Can Mercy Watson outwit . . . Animal Control? The porcine wonder’s on the lam in her latest tongue-in-snout adventure!
Eugenia and Baby Lincoln may live next door to a pig, but that doesn’t stop them from living a gracious life. And the amiable Mercy Watson is equally determined to follow the delightful scent (and delicious taste) of the pansies her thoughtful neighbors are planting to beautify their yard. ‘Where have all the flowers gone?’ shouts Eugenia, who is finally ready to take extreme measures — and dial Animal Control! Has Mercy’s swine song come at last? Or will her well-pampered instincts keep her in buttered toast?
Mr. And Mrs. Watson have a pig and her name is Mercy. This cheerful chapter book for developing readers is the fifth in a series of books about Mercy, the domesticated pig, who finds herself in trouble frequently. In this humorous story, the Watson’s neighbors become hysterical when they discover that Mercy has eaten their newly planted pansy plants. Animal control officer Francine Poulet is called in and she quickly realizes that to solve this problem she must think like a pig. Young readers will enjoy this funny, lighthearted story because they will be attracted to the bright, engaging illustrations that are brimming with detail and personality as well as the straightforward, simple text and the chapter book format. Adult reading partners will chuckle as they read lines such as ‘unmentionable horror’ and ‘career expanding opportunity,’ and they will appreciate the whimsical illustrations that are vaguely reminiscent of scenes from the 1950s. This endearing story about an irascible but irresistible pig will charm young readers. They will undoubtedly clamor to read the entire series of books by this well-known author. Reviewer: Susan Borges
The title got me right away, because I honestly never thought about how a pig thinks. Two sisters move in the house next door to where Mercy the pig lives. These sisters plant beautiful flower gardens in both the front and back yards. Very happy with the way the back yard looks, the two sisters go to the front yard. Both scream because all the flowers are gone; when Mercy comes around the corner of the house with some pansy petals stuck to her mouth, the ladies know what happened. The pig ate them! Eugenia, one of the sisters, calls Animal Control to put an end to poor Mercy. The story then turns to how Animal Control Officer Francine Poulet finds Mercy. Of course to do this, she thinks she has to think like a pig. This gets her in trouble. The story takes yet another turn and has a wonderful ending. This is a great chapter book for young readers. There are many simple sentences and the vocabulary is basic, but with many words having both prefixes and suffixes. The author also introduces the occurrence of simultaneous events by using the words ‘meanwhile, back on the Watsons’ patio?’ This is a great book for children who want to begin reading chapter books. It is also a great read-aloud. The illustrations add much to the enjoyment of the story. Reviewer: Kathie M. Josephs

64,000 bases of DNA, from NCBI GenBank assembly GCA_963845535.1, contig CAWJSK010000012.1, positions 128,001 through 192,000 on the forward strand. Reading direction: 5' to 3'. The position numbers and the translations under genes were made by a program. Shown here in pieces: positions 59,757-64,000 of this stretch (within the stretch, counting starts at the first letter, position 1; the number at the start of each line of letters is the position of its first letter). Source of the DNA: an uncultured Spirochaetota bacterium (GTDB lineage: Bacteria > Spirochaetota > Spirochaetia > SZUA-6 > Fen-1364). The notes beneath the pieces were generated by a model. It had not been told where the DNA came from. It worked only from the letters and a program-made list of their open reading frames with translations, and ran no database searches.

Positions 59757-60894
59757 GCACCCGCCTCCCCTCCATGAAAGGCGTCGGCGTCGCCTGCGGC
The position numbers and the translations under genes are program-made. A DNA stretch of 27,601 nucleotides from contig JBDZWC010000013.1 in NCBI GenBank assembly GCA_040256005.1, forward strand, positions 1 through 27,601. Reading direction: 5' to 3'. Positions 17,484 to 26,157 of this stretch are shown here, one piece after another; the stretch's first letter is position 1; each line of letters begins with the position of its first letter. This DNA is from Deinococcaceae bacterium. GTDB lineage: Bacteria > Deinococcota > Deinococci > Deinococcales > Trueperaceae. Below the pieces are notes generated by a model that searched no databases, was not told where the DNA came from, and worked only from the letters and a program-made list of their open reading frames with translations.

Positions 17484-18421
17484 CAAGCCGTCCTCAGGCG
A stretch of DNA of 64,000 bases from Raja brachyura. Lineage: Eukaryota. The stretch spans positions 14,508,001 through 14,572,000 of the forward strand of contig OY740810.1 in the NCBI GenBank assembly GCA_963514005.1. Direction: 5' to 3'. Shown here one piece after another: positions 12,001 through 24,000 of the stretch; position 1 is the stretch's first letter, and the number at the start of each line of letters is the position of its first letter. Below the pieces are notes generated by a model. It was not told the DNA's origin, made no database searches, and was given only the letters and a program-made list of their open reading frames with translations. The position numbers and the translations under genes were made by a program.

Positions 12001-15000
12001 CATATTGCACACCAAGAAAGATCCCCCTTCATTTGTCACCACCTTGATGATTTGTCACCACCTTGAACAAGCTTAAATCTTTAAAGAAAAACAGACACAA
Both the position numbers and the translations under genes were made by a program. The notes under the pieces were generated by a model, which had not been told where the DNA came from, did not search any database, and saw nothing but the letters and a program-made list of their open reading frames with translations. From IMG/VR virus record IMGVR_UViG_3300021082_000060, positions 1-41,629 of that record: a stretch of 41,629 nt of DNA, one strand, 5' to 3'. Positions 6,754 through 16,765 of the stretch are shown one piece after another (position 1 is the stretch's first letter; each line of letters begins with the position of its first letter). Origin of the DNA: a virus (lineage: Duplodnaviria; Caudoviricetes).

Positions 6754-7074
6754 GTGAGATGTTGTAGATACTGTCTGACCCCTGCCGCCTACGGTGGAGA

School Library Journal
In this installment, the porcine protagonist outrages the Lincoln sisters when she sneaks through their hedge and eats their newly planted pansies. Eugenia Lincoln calls animal control, and Officer Francine Poulet shows up determined to ‘think like a pig’ and catch the culprit. Chaos ensues, and the porker escapes to enjoy another day of buttered toast. Fans of the series will welcome this addition to Mercy’s adventures and be amused by the hyperbolic quality of Van Dusen’s color illustrations.-Farida S. Dowler, formerly at Mercer Island Library, WA
Mercy Watson, beloved porcine wonder, meets Francine Poulet, ‘the best animal control officer in the history of the world.’ When Mercy discovers freshly planted pansies next door, what can she do but eat them? Never min